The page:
Item #d94nov126

"CO2-Induced Growth Enhancements of Co-Occurring Tree Species Decline at Different Rates," F.A. Bazzaz (Dept. Organismic & Evol. Biol., Harvard Univ., Cambridge MA 02128), S.L. Miao, P.M. Wayne, ibid., 96(4), 478-482, 1993.

Greenhouse studies with six species show that CO2-induced enhancements in temperate forest productivity may not be sustained for long periods of time. Species' differential growth responses to elevated CO2 may indirectly influence forest productivity via long-term species compositional changes.

Item #d94nov127

"Effects of Elevated CO2 on Growth and Carbon/Nutrient Balance in the Deciduous Woody Shrub Lindera benzoin (L.) Blume (Lauraceae)," M.L. Cipollini (Dept. Zool., Univ. Florida, 223 Bartram Hall, Gainesville FL 32611), B.G. Drake, D. Whigham, ibid., 96(3), 339-346, 1993.

Nitrogen limitation may constrain plants to allocate carbohydrates produced in response to elevated CO2 primarily to storage and below-ground growth, rather than to increased stem and leaf growth. Predicts future changes in carbon-nutrient balance induced by elevated CO2.

Item #d94nov128

Two items from ibid., 95(4), 1993:

"Increased CO2 and Nutrient Status Changes Affect Phytomass and the Production of Plant Defensive Secondary Chemicals in Salix myrsinifolia (Salisb.)," R. Julkunen-Tiitto (Dept. Biol., Univ. Joensuu, SF-80101 Joensuu, Finland), J. Tahvanainen, J. Silvola, 495-498. Willow defense against generalist herbivores is moderately decreased by enhanced CO2.

"Effects of Nitrogen Supply and Elevated Carbon Dioxide on Construction Cost in Leaves of Pinus taeda (L.) Seedlings," K.L. Griffin (Dept. Bot., Duke Univ., Durham NC 27708), R.B. Thomas, B.R. Strain, 575-580. Increasing ambient CO2 partial pressure from 35 to 65 Pa increased loblolly pine seedling growth only when soil nitrogen was high.

Specialized Papers

Item #d94nov129

Three items from Plant, Cell & Environ., 17(8), Aug. 1994:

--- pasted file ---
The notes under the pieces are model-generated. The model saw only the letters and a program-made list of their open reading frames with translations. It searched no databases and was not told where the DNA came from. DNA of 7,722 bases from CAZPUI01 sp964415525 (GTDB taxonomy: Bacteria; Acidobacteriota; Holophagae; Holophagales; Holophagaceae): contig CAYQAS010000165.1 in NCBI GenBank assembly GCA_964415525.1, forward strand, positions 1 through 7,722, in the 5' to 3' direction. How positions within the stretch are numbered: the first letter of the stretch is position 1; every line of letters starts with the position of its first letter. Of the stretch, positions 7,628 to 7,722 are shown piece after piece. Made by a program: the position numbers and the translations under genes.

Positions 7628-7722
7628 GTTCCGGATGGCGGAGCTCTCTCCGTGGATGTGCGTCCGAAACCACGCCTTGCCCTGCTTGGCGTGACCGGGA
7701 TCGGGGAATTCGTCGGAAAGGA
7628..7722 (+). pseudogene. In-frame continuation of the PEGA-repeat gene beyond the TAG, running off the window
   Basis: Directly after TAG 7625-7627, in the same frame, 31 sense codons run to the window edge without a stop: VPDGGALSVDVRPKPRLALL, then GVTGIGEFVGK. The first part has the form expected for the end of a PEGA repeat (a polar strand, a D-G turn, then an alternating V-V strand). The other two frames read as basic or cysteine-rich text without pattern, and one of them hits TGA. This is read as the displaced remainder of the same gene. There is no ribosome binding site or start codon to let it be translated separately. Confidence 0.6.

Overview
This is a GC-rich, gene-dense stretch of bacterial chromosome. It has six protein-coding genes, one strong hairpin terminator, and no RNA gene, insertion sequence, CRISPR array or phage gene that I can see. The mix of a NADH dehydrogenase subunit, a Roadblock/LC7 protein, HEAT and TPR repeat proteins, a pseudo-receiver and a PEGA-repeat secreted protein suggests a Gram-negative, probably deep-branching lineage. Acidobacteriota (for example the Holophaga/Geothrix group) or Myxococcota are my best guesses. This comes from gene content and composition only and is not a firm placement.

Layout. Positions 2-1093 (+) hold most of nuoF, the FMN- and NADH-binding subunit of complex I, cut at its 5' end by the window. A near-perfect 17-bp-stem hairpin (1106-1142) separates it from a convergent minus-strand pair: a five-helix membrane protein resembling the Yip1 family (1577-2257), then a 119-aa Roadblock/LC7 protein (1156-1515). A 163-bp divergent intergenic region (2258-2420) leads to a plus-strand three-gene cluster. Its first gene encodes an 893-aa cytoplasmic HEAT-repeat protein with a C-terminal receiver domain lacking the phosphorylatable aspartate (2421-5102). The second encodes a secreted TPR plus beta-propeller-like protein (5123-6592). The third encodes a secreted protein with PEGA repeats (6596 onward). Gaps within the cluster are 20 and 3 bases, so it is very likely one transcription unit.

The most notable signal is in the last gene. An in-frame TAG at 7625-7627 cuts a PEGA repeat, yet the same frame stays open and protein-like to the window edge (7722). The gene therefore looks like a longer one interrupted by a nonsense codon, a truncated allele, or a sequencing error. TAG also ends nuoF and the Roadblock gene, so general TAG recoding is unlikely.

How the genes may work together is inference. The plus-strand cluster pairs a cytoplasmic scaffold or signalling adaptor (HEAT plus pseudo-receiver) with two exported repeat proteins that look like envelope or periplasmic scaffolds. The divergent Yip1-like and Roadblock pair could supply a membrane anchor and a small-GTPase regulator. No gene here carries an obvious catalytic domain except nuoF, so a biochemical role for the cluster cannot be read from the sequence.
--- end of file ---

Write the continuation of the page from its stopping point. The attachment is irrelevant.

"Regulation of the Expression of Photosynthetic Nuclear Genes by CO2 Is Mimicked by Regulation by Carbohydrates: A Mechanism for the Acclimation of Photosynthesis to High CO2?" J.-J. Van Oosten (Hort. Res. Intl., Worthing Rd., W. Sussex BN17 6LP, UK), D. Wilkins, R.T. Besford, 913-923.

"Gas Exchange and Growth Responses to Elevated CO2 and Light Levels in the CAM Species Opuntia ficus-indica," M. Cui, P.S. Nobel (Lab. Biomed. & Environ. Sci., Univ. Calif., Los Angeles CA 90024), 935-944.

"Changes in Net Photosynthesis and Growth of Pinus eldarica Seedlings in Response to Atmospheric CO2 Enrichment," R.L. Garcia (U.S. Water Conserv. Lab., 4331 E. Broadway, Phoenix AZ 85040), S.B. Idso et al., 971-978.

Item #d94nov130

"The Effect of Growth at Elevated CO2 Concentrations on Photosynthesis in Wheat," I.F. McKee (Dept. Biol., Univ. Essex, Wivenhoe Pk., Colchester CO4 3SQ, UK), ibid., 17(7), 853-859, July 1994.

Item #d94nov131

Two items from Ecology, 75(4), June 1994:

"Elevated CO2 and Temperature Alter Recruitment and Size Hierarchies in C3 and C4 Annuals," S.R. Morse, F.A. Bazzaz (Biol. Lab., 16 Divinity Ave., Harvard Univ., Cambridge MA 02138), 966-975.

"Increasing CO2: Comparative Responses of the C4 Grass Schizachyrium and Grassland Invader Prosopis," H.W. Polley (ARS, USDA, Temple TX 76502), H.B. Johnson, H.S. Mayeux, 976-988.

Item #d94nov132

"CO2 Alters Water Use, Carbon Gain, and Yield for the Dominant Species in a Natural Grassland," R.B. Jackson (Dept. Biol. Sci., Stanford Univ., Stanford CA 94305), O.E. Sala et al., Oecologia, 98(3-4), 257-262, 1994.

Item #d94nov133

Two items from ibid., 98(2), 1994:

"Effects of CO2-Mediated Changes in Paper Birch and White Pine Chemistry on Gypsy Moth Performance," S.K. Roth (Dept. Entomol., 1630 Linden Dr., Univ. Wisconsin, Madison WI 53706), R.L. Lindroth, 133-138.

"The Interaction Between CO2 and Plant Nutrition: Comments on a Paper by Coleman, McConnaughay and Bazzaz," G.I. Ågren (Dept. Ecol. & Environ. Res., Swed. Univ. Agric. Sci., Box 7072, S-750 07 Uppsala, Swed.), 239-240.

Item #d94nov134

"Loblolly Pine Grown Under Elevated CO2 Affects Early Instar Pine Sawfly Performance," R.S. Williams (Dept. Biol. Sci., Univ. S. Carolina, Columbia SC 29208), D.E. Lincoln, R.B. Thomas, ibid., 98(1), 64-71, 1994.

Item #d94nov135

"Elevated CO2 and Drought Alter Tissue Water Relations of Birch (Betula populifolia Marsh.) Seedlings," S.R. Morse (Coll. of the Atlantic, 105 Eden St., Bar Harbor ME 04609), P. Wayne et al., ibid., 95(4), 599-602, 1993.